Ever wonder what makes a leader great? Ever spend time thinking about what the strengths are in your personality or how you might be able to become more like great people around you? Kevin Vogelsang has and he’s written a book to help you answer those questions. In his just released book “10 Powerful Personas,“ Kevin examines key attributes of 10 different qualities found in leaders. I learned a lot from the book and I’d like to share a few of the lessons here:
1) Leaders come from everywhere
One of the most interesting things about Kevin’s book is the balance in people he uses as examples of different leaders. He uses everyone from General Patton to his football coach to his mother as examples of the different powerful personas to great effect. Because of his wide variety of examples, it made me think about who around me, both famous and friend, that exhibited the traits he describes; it was an excellent reminder that you can really learn from anyone around you if you simply raise your awareness and look for it.
As a young entrepreneur, it’s not easy to understand how venture capital really works. There are tons of horror stories that spread through the community like urban legends and phrases like “Term sheets” and “Down Rounds” can sound foreign. Amidst all of these questions is an aura of uncertainty about how the whole system really works. Fortunately, there’s Jeff Bussgang’s book, Mastering the VC Game to help.
This book should be a must read for any young entrepreneur who thinks they may ever want funding. It’s that good. Here’s a few reasons I love the book:
It Answers My Questions:
For a long time, I’ve had a million different questions about how it all works from start to finish and why certain aspects of the investment process are they way they are. In Mastering the VC Game, Jeff breaks it all down in simple terms that have immeasurably raised my understanding how it all works. He’s also fair to both entrepreneurs and VCs alike, in explaining on how varying motivations can lead to all those conflicts and horror stores we hear about.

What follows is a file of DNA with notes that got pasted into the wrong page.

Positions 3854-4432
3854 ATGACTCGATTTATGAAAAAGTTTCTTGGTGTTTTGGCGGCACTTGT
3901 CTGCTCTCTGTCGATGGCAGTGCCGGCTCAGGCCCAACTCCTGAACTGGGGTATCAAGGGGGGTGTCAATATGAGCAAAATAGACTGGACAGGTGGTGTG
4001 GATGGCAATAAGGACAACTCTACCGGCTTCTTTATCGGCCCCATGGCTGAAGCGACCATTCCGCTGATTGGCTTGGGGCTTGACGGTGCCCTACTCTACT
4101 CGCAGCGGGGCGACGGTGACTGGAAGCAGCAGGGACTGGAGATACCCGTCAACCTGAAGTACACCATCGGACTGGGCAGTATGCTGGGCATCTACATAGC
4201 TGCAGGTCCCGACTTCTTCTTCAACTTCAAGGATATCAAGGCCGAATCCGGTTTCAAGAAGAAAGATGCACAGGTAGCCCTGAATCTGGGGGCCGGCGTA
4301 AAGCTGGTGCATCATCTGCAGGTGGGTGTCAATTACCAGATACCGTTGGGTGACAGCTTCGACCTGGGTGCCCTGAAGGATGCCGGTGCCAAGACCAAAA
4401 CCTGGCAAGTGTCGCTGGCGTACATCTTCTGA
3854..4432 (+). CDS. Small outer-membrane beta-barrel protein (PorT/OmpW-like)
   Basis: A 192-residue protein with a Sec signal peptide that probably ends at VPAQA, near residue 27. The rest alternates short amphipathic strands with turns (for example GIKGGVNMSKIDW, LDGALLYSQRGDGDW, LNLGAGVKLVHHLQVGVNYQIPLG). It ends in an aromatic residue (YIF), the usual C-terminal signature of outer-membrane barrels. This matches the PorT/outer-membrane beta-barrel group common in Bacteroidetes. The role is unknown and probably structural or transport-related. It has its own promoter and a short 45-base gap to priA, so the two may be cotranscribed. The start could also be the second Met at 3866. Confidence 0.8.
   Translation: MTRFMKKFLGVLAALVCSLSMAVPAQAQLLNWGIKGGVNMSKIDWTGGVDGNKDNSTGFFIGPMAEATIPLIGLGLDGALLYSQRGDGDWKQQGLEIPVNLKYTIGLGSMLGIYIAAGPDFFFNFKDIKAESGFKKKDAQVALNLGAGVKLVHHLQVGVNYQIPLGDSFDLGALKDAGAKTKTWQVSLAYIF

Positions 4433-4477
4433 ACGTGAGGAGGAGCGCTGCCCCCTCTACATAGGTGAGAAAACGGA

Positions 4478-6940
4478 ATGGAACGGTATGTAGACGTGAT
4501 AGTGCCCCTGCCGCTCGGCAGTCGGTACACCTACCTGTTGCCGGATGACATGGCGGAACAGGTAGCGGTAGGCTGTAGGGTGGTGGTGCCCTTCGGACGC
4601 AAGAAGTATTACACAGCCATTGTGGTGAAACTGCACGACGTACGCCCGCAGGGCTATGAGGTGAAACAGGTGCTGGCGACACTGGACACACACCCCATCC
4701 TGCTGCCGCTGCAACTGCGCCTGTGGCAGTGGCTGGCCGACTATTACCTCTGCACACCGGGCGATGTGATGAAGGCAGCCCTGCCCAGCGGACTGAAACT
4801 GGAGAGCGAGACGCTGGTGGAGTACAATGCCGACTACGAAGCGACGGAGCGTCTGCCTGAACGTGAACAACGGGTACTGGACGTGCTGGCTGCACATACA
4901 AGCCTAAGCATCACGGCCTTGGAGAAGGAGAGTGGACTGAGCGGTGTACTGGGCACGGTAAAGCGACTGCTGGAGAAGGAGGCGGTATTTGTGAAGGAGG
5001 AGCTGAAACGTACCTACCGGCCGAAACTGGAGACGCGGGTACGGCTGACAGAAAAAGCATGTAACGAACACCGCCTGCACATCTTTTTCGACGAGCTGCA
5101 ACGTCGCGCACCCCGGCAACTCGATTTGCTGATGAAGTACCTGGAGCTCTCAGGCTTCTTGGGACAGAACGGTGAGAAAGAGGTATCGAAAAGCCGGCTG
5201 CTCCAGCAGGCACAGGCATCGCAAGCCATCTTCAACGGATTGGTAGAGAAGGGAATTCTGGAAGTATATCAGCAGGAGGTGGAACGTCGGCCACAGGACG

Thanks to this book, I now have a basic framework and understanding to build off of should I ever pursue funding. I thought I was going to have to go to a ton of events about funding to understand venture financing, but this book is much clearer than putting together piecemeal information from events.
Read the other reasons at Greenhorn Connect…
If entrepreneurship was a team and we had a big game coming up, I have no doubt that Gary V would lead the pep rally and carry the spirit stick. If you need a book to jump start your passion for entrepreneurship, to remind you why you do what you do and give you some tips to better succeed at what you are passionately pursuing, then Crush It is is the book for you.
When I first started reading this book, I wasn’t sure I was going to buy into it. It felt like sort of fluff. But Gary V’s enthusiasm is contagious. Before long I was really feeling charged up about his beliefs in pursuing your passions and thinking about how I’m already doing it and how I can do more.
Compared to some more academic entrepreneurial books, this is a quick, easy read (142 pages), but it still is filled with great ideas and concepts. After feeling like Chris Brogan’s Trust Agents was a bit verbose, I was very happy to breeze through this book. Gary hit on a lot of great points and covered a reasonable number of topics, but never dwelled on any idea too long.
If you’re looking for a quick read to get you pumped up to pursue your life’s passion AND have a method for actually making money on that passion, this is well worth the time to read this book. If you don’t like overly casual/conversational books, you may want to steer clear of this one. If I had to boil the book down to one principle, I’d say that it’s “Discover your life’s passion and create interesting content about that in the form you want, then be patient and get paid.”
Next Book: Steve Blank’s 4 Steps to the Epiphany
On Deck: Open to recommendations…
In the hole: Open to recommendations…